The EU and Global Investment Governance: from CETA to a Multilateral Investment Court

On Monday 1 July 2019, the Institute for Development and International Relations (IRMO) hosted a seminar discussing CETA and Multilateral Investment Court. This seminar was the final in a year-long line of seminars, lectures, roundtables, and workshops carried out by University North in cooperation with IRMO’a Department for International Economic and Political Relations, as a part of the implementation of the Jean Monnet “Learning by Doing: EU Standards in the Balkans” project.

Aimed at raising the level of awareness in Croatia of the EU and the relevance of EU investment policies in the regional context, this seminar was focused on recent developments in investment governance. In particular, the discussion focused on the changing international investment legal practice – from current departure from Investor-State Dispute Settlement (ISDS) procedures and Bilateral Investment Treaties to a Multilateral Investment Court and the Comprehensive Economic and Trade Agreement (CETA).

Prof Nicolas de Sadeleer from the Université Saint-Louis in Brussels and Ms Ivana Damjanovic from the Centre for European Studies at the Australian National University – University of Canberra, held a very informative seminar, which managed to capture the complexities of international investment law, European politics, and investment-state interests. They did so by putting the current development into perspective by assessing the strategic rivalry between the US and China and by identifying the challenges and opportunities for the EU in shaping a new rules-based multilateral investment system. They also brought the conversation contextualized the topic by analysing the relevance of these issues for Croatia and the greater South Eastern European region.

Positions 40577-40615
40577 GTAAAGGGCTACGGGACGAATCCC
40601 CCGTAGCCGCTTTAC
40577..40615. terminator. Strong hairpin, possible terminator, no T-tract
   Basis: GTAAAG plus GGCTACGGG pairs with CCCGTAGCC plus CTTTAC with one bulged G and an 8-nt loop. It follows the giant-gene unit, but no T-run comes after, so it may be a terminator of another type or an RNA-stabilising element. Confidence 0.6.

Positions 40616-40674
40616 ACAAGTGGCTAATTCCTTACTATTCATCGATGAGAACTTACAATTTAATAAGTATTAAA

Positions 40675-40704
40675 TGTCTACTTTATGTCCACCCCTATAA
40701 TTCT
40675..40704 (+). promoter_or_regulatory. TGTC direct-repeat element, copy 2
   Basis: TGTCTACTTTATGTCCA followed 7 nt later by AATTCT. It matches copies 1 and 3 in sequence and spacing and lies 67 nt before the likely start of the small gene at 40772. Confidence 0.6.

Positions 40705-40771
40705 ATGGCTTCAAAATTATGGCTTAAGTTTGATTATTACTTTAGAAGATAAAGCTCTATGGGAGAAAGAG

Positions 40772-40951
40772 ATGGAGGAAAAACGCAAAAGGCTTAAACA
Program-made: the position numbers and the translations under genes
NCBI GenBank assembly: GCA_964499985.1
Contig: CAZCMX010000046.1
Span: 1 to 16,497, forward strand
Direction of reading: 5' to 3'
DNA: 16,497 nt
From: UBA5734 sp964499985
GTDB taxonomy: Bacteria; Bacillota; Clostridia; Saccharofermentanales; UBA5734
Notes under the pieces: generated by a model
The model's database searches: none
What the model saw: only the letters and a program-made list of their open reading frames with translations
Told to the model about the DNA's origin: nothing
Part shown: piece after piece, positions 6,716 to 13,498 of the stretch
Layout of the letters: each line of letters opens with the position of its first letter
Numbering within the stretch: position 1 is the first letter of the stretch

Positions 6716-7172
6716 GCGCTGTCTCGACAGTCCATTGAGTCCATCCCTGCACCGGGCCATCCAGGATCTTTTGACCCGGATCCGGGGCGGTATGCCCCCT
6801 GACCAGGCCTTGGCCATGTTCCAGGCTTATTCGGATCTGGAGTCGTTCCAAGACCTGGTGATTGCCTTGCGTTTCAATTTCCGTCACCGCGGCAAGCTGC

The recent proposal of a new system for the settlement of investment disputes – from the European Commission – caused some disputes over the efficiency of this proposed Investment Court System (ICS) in CETA and other EU’s investment protection agreements. Croatia, as a member of the EU, has interest in the subject as it is subject to a number of ISDS cases under such intra-EU and extra-EU agreements, including the highly controversial investor claims arising out of Croatia’s law on the conversion of loans denominated in Swiss francs. The EU’s pursuit of establishing a Multilateral Investment Court (MIC) as a global solution for ISDS legitimacy concerns in the framework of the United Nations Commission on International Trade Law (UNCITRAL) is a matter concerning all member states, particularly in the changing regulatory dynamics.